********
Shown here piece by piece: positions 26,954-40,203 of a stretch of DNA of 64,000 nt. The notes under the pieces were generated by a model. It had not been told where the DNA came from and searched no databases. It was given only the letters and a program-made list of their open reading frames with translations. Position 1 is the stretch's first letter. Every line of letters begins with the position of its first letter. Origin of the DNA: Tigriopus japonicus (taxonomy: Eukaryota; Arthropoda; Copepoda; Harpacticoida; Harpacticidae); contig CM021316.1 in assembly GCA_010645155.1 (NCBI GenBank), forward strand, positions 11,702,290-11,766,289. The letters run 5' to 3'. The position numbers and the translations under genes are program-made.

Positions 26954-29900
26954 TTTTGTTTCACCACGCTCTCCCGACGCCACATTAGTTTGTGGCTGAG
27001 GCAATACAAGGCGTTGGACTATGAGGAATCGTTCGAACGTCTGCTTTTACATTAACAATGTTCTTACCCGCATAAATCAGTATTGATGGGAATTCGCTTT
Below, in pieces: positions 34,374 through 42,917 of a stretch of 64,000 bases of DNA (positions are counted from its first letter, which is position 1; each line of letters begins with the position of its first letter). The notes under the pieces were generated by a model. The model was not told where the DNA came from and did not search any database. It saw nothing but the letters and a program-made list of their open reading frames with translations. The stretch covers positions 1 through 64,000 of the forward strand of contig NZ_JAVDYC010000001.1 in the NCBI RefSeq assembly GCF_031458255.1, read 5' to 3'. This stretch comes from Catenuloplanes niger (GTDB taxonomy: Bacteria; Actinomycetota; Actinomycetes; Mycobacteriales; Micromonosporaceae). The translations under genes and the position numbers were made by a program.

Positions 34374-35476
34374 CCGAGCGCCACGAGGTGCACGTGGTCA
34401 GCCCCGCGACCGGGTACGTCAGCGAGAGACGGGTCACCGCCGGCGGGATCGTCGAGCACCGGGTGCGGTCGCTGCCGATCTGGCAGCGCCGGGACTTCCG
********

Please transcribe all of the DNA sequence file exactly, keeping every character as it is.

Shown here piece by piece: positions 26,954-40,203 of a stretch of DNA of 64,000 nt. The notes under the pieces were generated by a model. It had not been told where the DNA came from and searched no databases. It was given only the letters and a program-made list of their open reading frames with translations. Position 1 is the stretch's first letter. Every line of letters begins with the position of its first letter. Origin of the DNA: Tigriopus japonicus (taxonomy: Eukaryota; Arthropoda; Copepoda; Harpacticoida; Harpacticidae); contig CM021316.1 in assembly GCA_010645155.1 (NCBI GenBank), forward strand, positions 11,702,290-11,766,289. The letters run 5' to 3'. The position numbers and the translations under genes are program-made.

Positions 26954-29900
26954 TTTTGTTTCACCACGCTCTCCCGACGCCACATTAGTTTGTGGCTGAG
27001 GCAATACAAGGCGTTGGACTATGAGGAATCGTTCGAACGTCTGCTTTTACATTAACAATGTTCTTACCCGCATAAATCAGTATTGATGGGAATTCGCTTT
Below, in pieces: positions 34,374 through 42,917 of a stretch of 64,000 bases of DNA (positions are counted from its first letter, which is position 1; each line of letters begins with the position of its first letter). The notes under the pieces were generated by a model. The model was not told where the DNA came from and did not search any database. It saw nothing but the letters and a program-made list of their open reading frames with translations. The stretch covers positions 1 through 64,000 of the forward strand of contig NZ_JAVDYC010000001.1 in the NCBI RefSeq assembly GCF_031458255.1, read 5' to 3'. This stretch comes from Catenuloplanes niger (GTDB taxonomy: Bacteria; Actinomycetota; Actinomycetes; Mycobacteriales; Micromonosporaceae). The translations under genes and the position numbers were made by a program.

Positions 34374-35476
34374 CCGAGCGCCACGAGGTGCACGTGGTCA
34401 GCCCCGCGACCGGGTACGTCAGCGAGAGACGGGTCACCGCCGGCGGGATCGTCGAGCACCGGGTGCGGTCGCTGCCGATCTGGCAGCGCCGGGACTTCCG